Amazon Prime Day Shows The Drawbacks Of Being Big

Amazon Prime Day Shows The Drawbacks Of Being Big

If you just landed from another planet, next Tuesday and Wednesday, July 12th and 13th, are Prime Day, when Amazon
AMZN
offers special deals and promotions to its Amazon Prime members. According to a recent report from research firm Coresight, over 80% of U.S. consumers have access to a Prime account; it reaches almost everyone.

For Amazon, a lot is riding on Prime Day this year. In its most recent quarterly report, Amazon reported that its online retail sales declined and that it lost money for the first time since 2015.

To satisfy Amazon shareholders who demand ever-increasing revenue and earnings, the pressure is on.

It’s not just investors. Like so many tech companies, Amazon employees’ compensation is also driven in part from increases in the value of their stock. With Amazon stock down over 40% in the last year, it makes sense for the employees that Amzon needs to consider other opportunities.

Amazon’s growth from Prime Day is also facing more competition. Walmart now has Walmart+, it’s effort to leverage its store advantage against amazon. Last month it hosted its first Walmart+ Weekend for members. Target
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has scheduled its Deals Day for the same days as Amazon Prime Day.

What Amazon’s Done So Far

Historically, Amazon overcame these sorts of challenges with growth. But there comes a point where a company is so big that massive growth is no longer possible. With Amazon already reaching so many consumers, it’s tough to increase the pie.

That’s where Amazon’s size is working against it.

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One solution is to go into other product categories. Grocery is an obvious choice, it’s a $700 billion sector. But Amazon has been trying for a long time and despite its resources, skills and capital, it has not displaced Walmart, Kroger
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or Albertson’s in the top tier.

It’s not for lack of trying. In 2017, Amazon bought Whole Foods and then it created Amazon Fresh grocery. According to Coresight, “Amazon’s grocery ambitions have helped shape the focus of Prime Day 2022.” And yet, being a top player is still elusive.

What Happens Now

In the past is that when retailers got big and growth slowed, they continued to see their vendors making a lot of money. They say, “we’re struggling with growth and our vendors are prospering. We should get more of what they’re getting.”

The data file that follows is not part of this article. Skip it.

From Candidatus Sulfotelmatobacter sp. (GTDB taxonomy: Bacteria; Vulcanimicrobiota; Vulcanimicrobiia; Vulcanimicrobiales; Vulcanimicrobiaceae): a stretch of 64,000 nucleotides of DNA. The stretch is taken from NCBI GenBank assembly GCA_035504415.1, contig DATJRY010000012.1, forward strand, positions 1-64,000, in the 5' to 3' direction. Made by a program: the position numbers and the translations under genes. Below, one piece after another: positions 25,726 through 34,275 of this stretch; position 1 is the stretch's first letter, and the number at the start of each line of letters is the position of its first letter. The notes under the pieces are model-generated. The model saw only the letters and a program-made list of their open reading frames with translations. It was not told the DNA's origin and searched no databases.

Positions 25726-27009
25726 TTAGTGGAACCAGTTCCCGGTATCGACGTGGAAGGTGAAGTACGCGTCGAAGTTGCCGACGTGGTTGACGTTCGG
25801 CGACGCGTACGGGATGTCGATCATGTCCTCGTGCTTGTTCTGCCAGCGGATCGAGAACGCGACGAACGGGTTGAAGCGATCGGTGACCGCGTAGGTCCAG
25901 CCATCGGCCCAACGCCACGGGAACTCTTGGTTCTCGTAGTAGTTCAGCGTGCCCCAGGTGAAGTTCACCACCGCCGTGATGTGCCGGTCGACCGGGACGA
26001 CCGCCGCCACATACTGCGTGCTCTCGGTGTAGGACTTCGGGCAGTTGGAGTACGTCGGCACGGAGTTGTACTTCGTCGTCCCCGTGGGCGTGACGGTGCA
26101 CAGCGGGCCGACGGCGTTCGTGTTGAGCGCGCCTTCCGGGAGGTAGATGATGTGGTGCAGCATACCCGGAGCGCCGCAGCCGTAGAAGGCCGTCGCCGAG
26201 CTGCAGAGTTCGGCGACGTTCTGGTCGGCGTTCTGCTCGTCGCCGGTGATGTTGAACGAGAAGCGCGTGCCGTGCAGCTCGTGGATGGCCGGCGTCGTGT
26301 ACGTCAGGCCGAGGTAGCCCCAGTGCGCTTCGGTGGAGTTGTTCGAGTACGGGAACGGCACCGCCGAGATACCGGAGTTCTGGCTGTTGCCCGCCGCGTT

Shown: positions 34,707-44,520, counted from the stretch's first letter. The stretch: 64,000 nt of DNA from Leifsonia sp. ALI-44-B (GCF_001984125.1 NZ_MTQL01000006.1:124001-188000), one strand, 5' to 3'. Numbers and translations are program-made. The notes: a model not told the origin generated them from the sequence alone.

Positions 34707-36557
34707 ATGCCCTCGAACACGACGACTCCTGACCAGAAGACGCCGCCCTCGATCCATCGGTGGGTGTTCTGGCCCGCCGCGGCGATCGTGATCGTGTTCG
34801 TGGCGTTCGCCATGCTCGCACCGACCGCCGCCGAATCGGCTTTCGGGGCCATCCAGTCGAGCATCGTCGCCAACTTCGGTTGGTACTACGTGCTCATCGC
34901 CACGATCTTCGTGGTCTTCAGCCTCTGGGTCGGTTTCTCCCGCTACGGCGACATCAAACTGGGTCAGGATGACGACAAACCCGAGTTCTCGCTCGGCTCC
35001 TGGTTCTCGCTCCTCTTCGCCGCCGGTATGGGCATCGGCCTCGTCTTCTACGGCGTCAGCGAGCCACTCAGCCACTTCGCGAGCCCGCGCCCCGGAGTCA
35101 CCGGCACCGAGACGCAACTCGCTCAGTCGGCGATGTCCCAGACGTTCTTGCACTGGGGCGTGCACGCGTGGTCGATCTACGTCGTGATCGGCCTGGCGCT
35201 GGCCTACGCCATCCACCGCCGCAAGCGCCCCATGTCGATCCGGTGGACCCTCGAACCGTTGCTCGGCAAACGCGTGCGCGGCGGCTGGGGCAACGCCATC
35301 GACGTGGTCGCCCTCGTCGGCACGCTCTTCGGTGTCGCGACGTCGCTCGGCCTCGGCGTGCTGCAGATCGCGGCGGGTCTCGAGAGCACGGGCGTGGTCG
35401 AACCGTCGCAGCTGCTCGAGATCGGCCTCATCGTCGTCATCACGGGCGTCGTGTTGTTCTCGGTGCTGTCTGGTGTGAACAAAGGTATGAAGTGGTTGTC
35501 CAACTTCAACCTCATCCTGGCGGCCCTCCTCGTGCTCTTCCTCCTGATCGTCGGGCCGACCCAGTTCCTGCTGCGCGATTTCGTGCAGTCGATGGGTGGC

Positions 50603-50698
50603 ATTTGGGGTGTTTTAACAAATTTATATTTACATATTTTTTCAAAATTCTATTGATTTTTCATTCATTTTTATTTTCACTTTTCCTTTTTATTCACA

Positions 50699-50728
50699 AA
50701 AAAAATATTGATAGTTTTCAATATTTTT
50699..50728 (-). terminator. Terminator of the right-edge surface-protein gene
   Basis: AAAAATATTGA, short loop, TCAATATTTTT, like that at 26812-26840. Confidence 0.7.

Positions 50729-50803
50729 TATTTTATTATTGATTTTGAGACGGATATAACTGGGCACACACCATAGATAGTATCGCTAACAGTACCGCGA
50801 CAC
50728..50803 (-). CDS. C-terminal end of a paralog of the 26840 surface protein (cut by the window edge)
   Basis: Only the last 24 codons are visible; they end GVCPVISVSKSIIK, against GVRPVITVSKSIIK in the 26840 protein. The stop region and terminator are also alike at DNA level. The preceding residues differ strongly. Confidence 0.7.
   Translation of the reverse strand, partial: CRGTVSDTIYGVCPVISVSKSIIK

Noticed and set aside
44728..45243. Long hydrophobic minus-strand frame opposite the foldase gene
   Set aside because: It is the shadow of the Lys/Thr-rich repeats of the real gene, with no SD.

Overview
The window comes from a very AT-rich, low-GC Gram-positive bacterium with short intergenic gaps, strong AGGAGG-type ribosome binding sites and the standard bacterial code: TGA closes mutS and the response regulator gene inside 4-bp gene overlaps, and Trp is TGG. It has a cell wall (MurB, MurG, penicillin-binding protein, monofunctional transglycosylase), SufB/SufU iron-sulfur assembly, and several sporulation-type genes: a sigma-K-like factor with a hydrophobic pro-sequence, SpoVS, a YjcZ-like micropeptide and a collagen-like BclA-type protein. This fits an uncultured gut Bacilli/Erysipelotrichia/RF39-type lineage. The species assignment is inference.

That’s when retailers figure out ways to extract more value from their vendors.

The vendors who are most vulnerable are those who depend on the retailer for a majority of sales and Amazon probably has more vendors (and sellers) dependent on it than any retailer in history. Entire industries have grown up that sell only on Amazon. Amazon-only sellers, including the consolidators who have bought up hundreds of smaller Amazon sellers, are highly vulnerable to what Amazon does now.

It’s not new. Those vendors have been feeling increased pressure on margins, fees and expenses they pay to Amazon for years. That will intensify.

When I talk to those vendors, they tell me Amazon needs them and won’t harm them or give them cause to sell more on Walmart or other marketplaces. Maybe but that’s not how we’ve seen retailers act in the past. We’ve seen othe retailers act against their long-term interests to maximize short-term profits when times are tough.

Amazon is under pressure to perform and Prime Day 2022 is one example. Now it is likely to bear down on profitability, redouble category expansion efforts and move into countries where it hasn’t been successful before. Amazon has to do everything it can to hold its shareholders, stock price, employees, vendors and customers in place.

Retail is erratic and volatile. It’s tempting to believe that what’s strong today will remain that way but that isn’t retail reality. If it was, Sears would have remained the largest retailer, become a powerhouse in e-tailing and Amazon would never have existed.

Amazon is one of the most amazing companies in history, with incredible resources, skills and technology no other company has been able to put together and that’s gotten Amazon where it is. But now scale works against it in important ways and the tests it faces may be more challenging than ever.

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